(1) The positive temperature coefficient thermistor is made of barium titanate (BaTio3) as the basic material, mixed with an appropriate amount of rare earth elements, and sintered at high temperature using ceramic technology. The positive temperature coefficient thermistor has a very slow change in resistance with temperature before it reaches the Curie point. It has the functions of constant temperature, temperature adjustment and automatic temperature control. It only generates heat, does not emit red, has no open flame, and is not easy to burn. The voltage can be AC or DC 3~440V and has a long service life. It is very suitable for overheating detection of electric devices such as motors.

(2) Negative temperature coefficient thermistors are made of metal oxides such as manganese oxide, cobalt oxide, nickel oxide, copper oxide and aluminum oxide as the main raw materials, and are manufactured by ceramic technology. There are many types of negative temperature coefficient thermistors. They are used to distinguish low temperature (-60°C~300°C), medium temperature (300°C~600°C), and high temperature (>600°C). They have high sensitivity, good stability, fast response, long life, low price and other advantages. It is widely used in automatic temperature control circuits that require fixed-point temperature measurement, such as temperature control systems for refrigerators, air conditioners, and greenhouses.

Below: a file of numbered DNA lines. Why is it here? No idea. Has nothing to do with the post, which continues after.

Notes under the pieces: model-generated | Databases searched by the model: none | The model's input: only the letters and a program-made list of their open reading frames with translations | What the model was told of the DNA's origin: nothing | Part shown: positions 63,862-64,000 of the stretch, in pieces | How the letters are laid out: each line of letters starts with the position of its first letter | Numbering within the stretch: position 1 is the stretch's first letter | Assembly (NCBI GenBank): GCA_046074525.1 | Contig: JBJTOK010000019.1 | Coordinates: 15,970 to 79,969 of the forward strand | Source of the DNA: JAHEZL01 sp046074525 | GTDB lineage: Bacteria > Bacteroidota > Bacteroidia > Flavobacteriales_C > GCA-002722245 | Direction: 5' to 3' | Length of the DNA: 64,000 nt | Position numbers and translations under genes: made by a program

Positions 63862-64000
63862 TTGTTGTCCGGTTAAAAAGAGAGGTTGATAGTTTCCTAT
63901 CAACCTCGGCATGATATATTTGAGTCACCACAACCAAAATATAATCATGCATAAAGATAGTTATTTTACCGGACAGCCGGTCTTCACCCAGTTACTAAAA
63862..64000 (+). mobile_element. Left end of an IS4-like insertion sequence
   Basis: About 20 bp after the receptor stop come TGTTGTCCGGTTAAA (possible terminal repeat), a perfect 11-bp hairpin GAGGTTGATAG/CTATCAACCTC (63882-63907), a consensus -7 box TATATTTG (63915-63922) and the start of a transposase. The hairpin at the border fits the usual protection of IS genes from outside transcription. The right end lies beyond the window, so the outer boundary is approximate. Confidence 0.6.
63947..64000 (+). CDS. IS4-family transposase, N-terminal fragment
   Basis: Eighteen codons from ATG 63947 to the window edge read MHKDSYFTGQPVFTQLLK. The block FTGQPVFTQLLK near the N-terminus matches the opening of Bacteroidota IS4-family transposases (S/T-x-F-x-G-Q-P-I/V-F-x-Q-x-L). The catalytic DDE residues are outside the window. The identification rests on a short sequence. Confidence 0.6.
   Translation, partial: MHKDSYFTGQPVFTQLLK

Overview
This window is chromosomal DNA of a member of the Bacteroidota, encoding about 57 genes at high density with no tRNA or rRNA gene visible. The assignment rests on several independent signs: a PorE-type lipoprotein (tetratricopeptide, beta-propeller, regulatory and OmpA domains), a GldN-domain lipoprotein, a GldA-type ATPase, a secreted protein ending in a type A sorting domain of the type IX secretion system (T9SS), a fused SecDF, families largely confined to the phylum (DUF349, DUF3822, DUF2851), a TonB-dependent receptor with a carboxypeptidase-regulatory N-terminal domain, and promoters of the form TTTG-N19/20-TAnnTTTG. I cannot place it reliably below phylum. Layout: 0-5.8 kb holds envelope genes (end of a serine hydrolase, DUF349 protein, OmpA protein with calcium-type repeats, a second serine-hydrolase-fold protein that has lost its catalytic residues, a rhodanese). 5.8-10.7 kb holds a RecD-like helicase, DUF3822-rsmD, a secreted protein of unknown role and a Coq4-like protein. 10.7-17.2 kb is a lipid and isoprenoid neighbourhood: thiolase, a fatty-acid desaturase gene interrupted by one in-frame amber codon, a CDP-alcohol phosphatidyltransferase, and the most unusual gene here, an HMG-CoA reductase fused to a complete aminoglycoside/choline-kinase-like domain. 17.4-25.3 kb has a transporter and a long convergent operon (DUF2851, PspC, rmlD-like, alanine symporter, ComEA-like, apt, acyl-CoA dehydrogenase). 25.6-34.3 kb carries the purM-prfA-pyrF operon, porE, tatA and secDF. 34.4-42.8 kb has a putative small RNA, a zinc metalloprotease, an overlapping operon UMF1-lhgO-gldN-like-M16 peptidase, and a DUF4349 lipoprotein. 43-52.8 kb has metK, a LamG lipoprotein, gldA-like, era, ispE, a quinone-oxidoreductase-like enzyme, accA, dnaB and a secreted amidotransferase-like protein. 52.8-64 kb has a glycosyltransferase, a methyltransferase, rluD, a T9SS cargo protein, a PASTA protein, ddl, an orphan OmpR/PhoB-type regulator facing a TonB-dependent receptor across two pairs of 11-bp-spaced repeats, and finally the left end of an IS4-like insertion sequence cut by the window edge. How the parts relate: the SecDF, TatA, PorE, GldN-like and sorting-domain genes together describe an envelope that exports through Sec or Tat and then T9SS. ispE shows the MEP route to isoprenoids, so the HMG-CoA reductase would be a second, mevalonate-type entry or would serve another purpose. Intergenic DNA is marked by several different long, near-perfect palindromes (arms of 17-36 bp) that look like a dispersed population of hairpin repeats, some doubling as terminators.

4. Integrated Circuit Temperature Sensor

The integrated temperature sensor is made of silicon semiconductor integration process. It integrates the temperature sensing element, expansion circuit, compensation circuit, etc. on a small chip. It has good linearity, fast response, moderate precision, high sensitivity, the advantages of small size, convenient use, etc., can effectively compensate for the traditional temperature sensor's slow response time, large thermal inertia, and poor high-temperature linearity.  


The integrated temperature sensor is divided into digital temperature sensor, logic output temperature sensor, and analog temperature sensor according to the output signal. Most of the digital temperature sensors are equipped with a BUS interface, which has address and data transmission functions, which overcomes the shortcomings of analog signals being easily interfered and large errors during long-distance transmission. The logic output temperature sensor will set the temperature range when in use. Once the temperature exceeds the specified range, it will send an alarm signal to start or shut down other control equipment. Analog temperature sensors are divided into current output type and voltage output type. The main feature of analog integrated temperature sensor is single function, only measuring temperature, small temperature measurement error, low price, fast response speed, no non-linear calibration, peripheral circuit simple.